School officials honor jurors, attorneys

Nov. 14, 2013 @ 05:02 PM

Four of the 12 jurors from the recent lawsuit between the Union County Board of Education and the Union County Board of County Commissioners attended Tuesday’s school board meeting, where they received lapel pins, words of thanks and applause. 

After a nine-week trial, the jury unanimously awarded the school system with a little more than $91 million. 

“From the bottom of my heart, thank you for the courage to do what you did,” Superintendent Mary Ellis told the jurors. 

“These folks gave nine weeks and four days,” Ellis explained to the crowd. She said that at the end of the testimony and evidence, they decided that “my children and yours had been short-changed.” 

School Board Chairman Richard Yercheck also thanked the jurors. He said their diligence and note-taking was “impressive.” 

Yercheck told the crowd that once all the minutes from the trial are typed up and compiled, he was told they will be around 10,000 or 12,000 pages. 

“This will be one of the defining moments of my life,” Yercheck said, talking about the trial. He also noted that December would be his one-year anniversary as a board member.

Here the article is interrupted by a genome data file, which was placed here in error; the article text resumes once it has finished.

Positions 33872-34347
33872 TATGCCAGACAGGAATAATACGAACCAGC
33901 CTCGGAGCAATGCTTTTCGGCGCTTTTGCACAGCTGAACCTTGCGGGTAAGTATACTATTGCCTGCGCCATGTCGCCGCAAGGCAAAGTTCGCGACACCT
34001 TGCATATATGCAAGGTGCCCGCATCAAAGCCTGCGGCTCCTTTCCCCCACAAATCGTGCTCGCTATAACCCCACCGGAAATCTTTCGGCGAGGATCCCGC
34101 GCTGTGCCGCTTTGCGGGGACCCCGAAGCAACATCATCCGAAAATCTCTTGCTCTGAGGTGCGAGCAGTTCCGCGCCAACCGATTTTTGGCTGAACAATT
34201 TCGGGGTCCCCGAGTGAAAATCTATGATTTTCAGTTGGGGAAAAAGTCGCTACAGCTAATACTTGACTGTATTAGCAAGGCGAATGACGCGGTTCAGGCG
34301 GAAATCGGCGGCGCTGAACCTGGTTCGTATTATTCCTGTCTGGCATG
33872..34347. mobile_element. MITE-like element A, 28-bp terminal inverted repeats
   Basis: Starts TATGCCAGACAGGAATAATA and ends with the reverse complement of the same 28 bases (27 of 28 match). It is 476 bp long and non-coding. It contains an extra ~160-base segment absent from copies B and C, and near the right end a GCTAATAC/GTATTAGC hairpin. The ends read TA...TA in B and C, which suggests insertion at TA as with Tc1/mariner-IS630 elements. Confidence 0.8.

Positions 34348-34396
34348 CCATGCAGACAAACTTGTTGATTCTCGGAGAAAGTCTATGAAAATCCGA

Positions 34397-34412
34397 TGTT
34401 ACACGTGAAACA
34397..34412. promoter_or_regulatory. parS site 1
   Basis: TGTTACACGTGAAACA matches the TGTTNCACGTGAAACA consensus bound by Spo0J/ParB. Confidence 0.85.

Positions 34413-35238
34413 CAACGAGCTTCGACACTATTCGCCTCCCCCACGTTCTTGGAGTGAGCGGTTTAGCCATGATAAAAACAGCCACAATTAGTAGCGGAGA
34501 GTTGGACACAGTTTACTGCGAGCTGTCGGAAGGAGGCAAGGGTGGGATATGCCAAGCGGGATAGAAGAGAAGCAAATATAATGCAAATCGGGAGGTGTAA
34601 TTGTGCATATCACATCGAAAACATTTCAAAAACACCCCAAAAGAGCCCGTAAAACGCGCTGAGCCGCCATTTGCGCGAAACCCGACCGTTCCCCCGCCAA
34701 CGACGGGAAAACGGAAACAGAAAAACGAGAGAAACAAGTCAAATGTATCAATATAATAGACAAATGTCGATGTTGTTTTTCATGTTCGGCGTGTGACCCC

Ellis agreed that the trial and the verdict could be a “defining moment” in her career. 

Attorneys Brian Shaw and Brandon McPherson, of the firm Schwartz & Shaw, also attended the meeting. Ellis explained that it was the first school board meeting since the trial ended and they wanted to attend.

Attorney Richard Schwartz was unable to attend the meeting, Shaw said. 

“You never know what a jury’s going to do in a lawsuit,” Shaw said. He said the best a lawyer can ask for is a fair jury. 

Shaw also noted that before this trial, the longest school funding trial had been about two weeks. 

“We all felt privileged” to support Union County Public Schools, he said. 

He told the gathered jurors they had done a lot for thousand of school children. 

Ellis noted that it was not about her, but about 42,000 children who attend Union County Public Schools. 

Jury Forewoman Kim Courtright talked said it was strange that she went from a second alternate to the forewoman. She said the jurors celebrated a lot of birthdays and anniversaries together during those nine weeks. 

“We loved hanging out with each other...almost like a family,” she said. “(It) builds a lot of character.” 

The $91 million verdict awarded by the jury is currently being appealed by the county.